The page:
On the Web - Creating Your Own Security
Although it may be tempting to blame faulty software, incomplete patches or inadequate monitoring when security is breached on the Internet, a network or a personal computer, we must remember the part we ourselves play in computer security.
Internet security is the focus of this month's issue; back in the April 2004 issue, we looked at application and intranet security. More articles discussing these and other aspects of security can be found on the Linux Journal Web site. For an overview of how Linux and open-source software are meeting the security requirements of government agencies, read “Open Source Innovation within the DoD” (www.linuxjournal.com/article/7644) and “GNU/Linux Clears Procurement Hurdles” (www.linuxjournal.com/article/7678). Both articles are part of Tom Adelstein's Web column, Linux in Government. Keeping track of government's standing on Linux and open source is important, especially considering the warning issued this past summer by one government agency—the United States Computer Emergency Readiness Team—“advising people to use a different Web browser”.
If you are looking to enhance security on your home or small office network, putting a firewall in place is a good start. But, you knew that and you probably already have one. How about something a little more interesting—something that could turn into a nice little DIY project? In “Building a Diskless 2.6 Firewall” (www.linuxjournal.com/article/7383), author Christian Herzog explains how you can salvage some minimal hardware, replace the hard drive with a CompactFlash (CF) card and employ BusyBox to build a machine with an “iptables firewall, SSH dæmon, DHCP server and DNS server”. Christian's tutorial walks you through choosing the right software, selecting the best filesystem for the CF card, compiling the 2.6 kernel, filling the filesystem and booting with GRUB.
We all know that one important component of computer security is being prepared and able to recover when something goes wrong, as it always does on some level. A large part of one's ability to recover depends on the quality of the data backups, yet backups don't always rank high on people's to-do list. In fact, Phil Moses, author of “Open-Source Backups Using Amanda” (www.linuxjournal.com/article/7422), notes, “Data probably is the most important element in computing, but in too many cases I see data backups overlooked or approached in such a carefree manner that I shiver.” To this end, Phil focuses his article on Amanda, explaining how its ability to take on multiple configurations and multiple backup tape devices, “while requiring a minimum amount of time and resources” makes it an ideal backup solution.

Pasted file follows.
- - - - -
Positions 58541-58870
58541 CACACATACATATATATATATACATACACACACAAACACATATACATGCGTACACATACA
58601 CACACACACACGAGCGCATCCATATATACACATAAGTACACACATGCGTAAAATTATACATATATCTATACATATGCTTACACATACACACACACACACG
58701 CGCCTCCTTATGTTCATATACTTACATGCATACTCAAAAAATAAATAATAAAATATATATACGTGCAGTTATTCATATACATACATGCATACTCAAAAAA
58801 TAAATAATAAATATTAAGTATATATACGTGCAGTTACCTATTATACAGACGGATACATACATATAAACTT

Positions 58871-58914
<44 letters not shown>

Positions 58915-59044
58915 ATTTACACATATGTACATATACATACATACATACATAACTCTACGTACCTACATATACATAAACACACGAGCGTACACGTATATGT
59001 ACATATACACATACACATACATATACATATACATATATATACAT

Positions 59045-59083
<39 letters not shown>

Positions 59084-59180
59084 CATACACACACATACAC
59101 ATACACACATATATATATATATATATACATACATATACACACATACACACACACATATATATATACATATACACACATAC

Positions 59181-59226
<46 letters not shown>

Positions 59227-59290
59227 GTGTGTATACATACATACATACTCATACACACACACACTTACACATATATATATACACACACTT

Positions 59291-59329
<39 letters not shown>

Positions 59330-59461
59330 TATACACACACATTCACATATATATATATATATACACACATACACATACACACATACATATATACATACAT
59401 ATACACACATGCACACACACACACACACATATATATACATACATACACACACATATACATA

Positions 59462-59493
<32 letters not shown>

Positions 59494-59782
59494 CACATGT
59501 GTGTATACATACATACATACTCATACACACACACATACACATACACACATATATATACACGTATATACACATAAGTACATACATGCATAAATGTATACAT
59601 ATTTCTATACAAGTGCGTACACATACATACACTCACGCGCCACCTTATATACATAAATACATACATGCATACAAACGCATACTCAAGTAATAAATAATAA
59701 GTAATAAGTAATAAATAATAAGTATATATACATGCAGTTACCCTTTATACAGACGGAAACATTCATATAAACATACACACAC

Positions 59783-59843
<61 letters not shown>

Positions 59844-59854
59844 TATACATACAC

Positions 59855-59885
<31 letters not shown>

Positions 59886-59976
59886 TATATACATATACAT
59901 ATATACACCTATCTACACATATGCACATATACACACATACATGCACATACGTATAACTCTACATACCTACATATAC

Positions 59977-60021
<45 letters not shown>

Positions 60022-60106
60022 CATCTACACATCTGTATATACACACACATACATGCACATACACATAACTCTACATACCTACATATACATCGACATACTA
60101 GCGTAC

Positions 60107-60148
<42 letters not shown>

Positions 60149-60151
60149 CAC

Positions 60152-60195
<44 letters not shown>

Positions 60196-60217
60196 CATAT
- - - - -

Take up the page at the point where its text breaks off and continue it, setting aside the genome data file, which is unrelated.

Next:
Finally, for something a little different, check out Marco Tabini's article “PHP as a General-Purpose Language” (www.linuxjournal.com/article/6627). Using a PHP-based news aggregator script as an example, Marco demonstrates how the command-line version of PHP can “perform complex shell operations, such as manipulating data files, reading and parsing remote XML documents and scheduling important tasks through cron.”
Have you found a better way to monitor the traffic coming in and going out of your network? Discover a new use for your old 386? Send me an article proposal at email@example.com.
Heather Mead is senior editor of Linux Journal.
Fast/Flexible Linux OS Recovery
On Demand Now
In this live one-hour webinar, learn how to enhance your existing backup strategies for complete disaster recovery preparedness using Storix System Backup Administrator (SBAdmin), a highly flexible full-system recovery solution for UNIX and Linux systems.
Join Linux Journal's Shawn Powers and David Huffman, President/CEO, Storix, Inc.
Free to Linux Journal readers.Register Now!
- Petros Koutoupis' RapidDisk
- Download "Linux Management with Red Hat Satellite: Measuring Business Impact and ROI"
- The Italian Army Switches to LibreOffice
- Linux Mint 18
- Oracle vs. Google: Round 2
- The FBI and the Mozilla Foundation Lock Horns over Known Security Hole
- Firefox 46.0 Released
- Varnish Software's Varnish Massive Storage Engine
- Ubuntu Online Summit
Until recently, IBM’s Power Platform was looked upon as being the system that hosted IBM’s flavor of UNIX and proprietary operating system called IBM i. These servers often are found in medium-size businesses running ERP, CRM and financials for on-premise customers. By enabling the Power platform to run the Linux OS, IBM now has positioned Power to be the platform of choice for those already running Linux that are facing scalability issues, especially customers looking at analytics, big data or cloud computing.
￼Running Linux on IBM’s Power hardware offers some obvious benefits, including improved processing speed and memory bandwidth, inherent security, and simpler deployment and management. But if you look beyond the impressive architecture, you’ll also find an open ecosystem that has given rise to a strong, innovative community, as well as an inventory of system and network management applications that really help leverage the benefits offered by running Linux on Power.Get the Guide